Daniel Ekeroth – Swedish Death Metal
Daniel Ekeroth‘s Swedish Death Metal (Bazillion Points, 2008) is that rare book that I love, but won’t recommend to everyone. It is a specialist book, covering Swedish death metal from the late ’80s until about 1993. Laymen should start with Ian Christe’s Sound of the Beast, a history of heavy metal. Then they should move on to Albert Mudrian’s Choosing Death, a history of death metal. Then they should dive into Swedish Death Metal.
It is a book by a metalhead for metalheads. Daniel Ekeroth is a bassist whose resume includes Dellamorte, Tyrant, and Insision. (Ironically, the latter’s death metal has a technical, American style.) He is an experienced writer, having written two books about cinema, Violent Italy and Swedish Exploitation Cinema. His English is flawless, and his style is wry. Unlike other nonfiction authors, Ekeroth does not try to be objective. He dishes candidly on the quality (and lack thereof) of bands, and is highly opinionated.
Yet the reader will learn a lot. Ekeroth traces the evolution of Swedish hardcore punk into death metal with exacting detail. He names bands, band members, demos, and songs on demos. One gets the image of Ekeroth writing amid towering stacks of cassettes. The minutiae are endearingly nerdy. Ekeroth’s authorial presence prevents the book from becoming a thicket of insider references. This is most evident in a 120-page postscript that alphabetically lists Swedish death metal bands, complete with discographies. Garry Sharpe-Young’s A-Z series of metal subgenre books has a similar approach, but is stultifyingly boring. Ekeroth spices up his listings with trenchant assessments like “Well-played and tight, but oh-so-boring — like a Z-grade version of Children of Bodom.” When sorting through thousands of bands, such filters are most welcome.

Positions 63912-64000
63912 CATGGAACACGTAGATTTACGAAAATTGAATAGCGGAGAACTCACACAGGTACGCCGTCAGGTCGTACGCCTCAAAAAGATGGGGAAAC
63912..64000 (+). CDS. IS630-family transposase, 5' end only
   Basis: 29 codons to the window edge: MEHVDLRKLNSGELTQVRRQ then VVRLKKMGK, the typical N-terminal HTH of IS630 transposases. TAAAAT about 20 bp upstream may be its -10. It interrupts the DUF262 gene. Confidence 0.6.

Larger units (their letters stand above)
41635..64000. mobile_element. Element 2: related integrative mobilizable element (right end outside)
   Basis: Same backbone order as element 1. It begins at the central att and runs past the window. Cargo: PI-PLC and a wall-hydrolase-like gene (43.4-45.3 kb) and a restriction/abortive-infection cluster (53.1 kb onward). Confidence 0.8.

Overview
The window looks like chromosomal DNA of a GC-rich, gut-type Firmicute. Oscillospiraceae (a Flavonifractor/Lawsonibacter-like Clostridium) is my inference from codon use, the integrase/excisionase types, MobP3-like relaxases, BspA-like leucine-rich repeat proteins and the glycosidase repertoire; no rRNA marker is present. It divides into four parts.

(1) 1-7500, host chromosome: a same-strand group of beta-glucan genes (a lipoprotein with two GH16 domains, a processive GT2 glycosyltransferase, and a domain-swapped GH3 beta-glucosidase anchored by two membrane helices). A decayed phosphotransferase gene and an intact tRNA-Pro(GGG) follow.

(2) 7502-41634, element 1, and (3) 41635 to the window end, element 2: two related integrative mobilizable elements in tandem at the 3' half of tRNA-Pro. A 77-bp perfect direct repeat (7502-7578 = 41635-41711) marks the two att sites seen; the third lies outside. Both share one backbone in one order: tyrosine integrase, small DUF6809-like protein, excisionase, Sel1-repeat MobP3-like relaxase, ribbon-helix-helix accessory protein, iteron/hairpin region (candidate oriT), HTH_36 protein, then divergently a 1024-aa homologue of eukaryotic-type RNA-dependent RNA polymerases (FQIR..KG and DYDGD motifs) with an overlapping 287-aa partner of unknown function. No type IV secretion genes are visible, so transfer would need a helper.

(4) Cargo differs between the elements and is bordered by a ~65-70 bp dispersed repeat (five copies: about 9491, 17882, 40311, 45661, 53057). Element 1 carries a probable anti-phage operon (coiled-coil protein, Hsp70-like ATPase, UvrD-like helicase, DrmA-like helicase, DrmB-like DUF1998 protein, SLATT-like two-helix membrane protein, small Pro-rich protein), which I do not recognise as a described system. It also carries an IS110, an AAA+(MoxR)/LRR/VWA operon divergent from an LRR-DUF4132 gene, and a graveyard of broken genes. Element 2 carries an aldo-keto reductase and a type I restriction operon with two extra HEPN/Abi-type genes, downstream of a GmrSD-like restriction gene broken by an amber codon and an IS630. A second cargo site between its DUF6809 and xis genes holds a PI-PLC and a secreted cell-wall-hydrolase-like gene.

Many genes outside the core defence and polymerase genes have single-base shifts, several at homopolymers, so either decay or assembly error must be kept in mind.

Two aspects of the book stand out. The first is visual. Logos, flyers, and demo covers fill the pages. Before Photoshop, such visuals were handmade. It is a joy to see all kinds of such artwork, from crude to fluent. Swedish death metal had not only a sound, but also a look. Black metal followed with its own aesthetics — and then the wasteland of 21st century graphic design. Computers can spoil everything. Ekeroth hammers that point home in a 20-page postcript documenting Swedish death metal ‘zines. Most of us will never get to read these rarities. But Ekeroth brings us into their worlds, reminding us that metal is about spirit first. Overproduction ruins print as much as it does sound.
The other takeaway is a sense of Sweden’s geography. As Ekeroth notes repeatedly, many metal bands were formed out of boredom, in frigid villages with too many umlauts in their names. Kids with cheap gear and nth-generation tape dubs traded from other countries — they played metal almost out of necessity. Such pure intentions have virtually disappeared in this age of MySpace. Instead of having the most “friends” or profile views, bands measured themselves by brutality. Kudos to Ekeroth for cutting through glitz and nostalgia to get at the essence of death metal.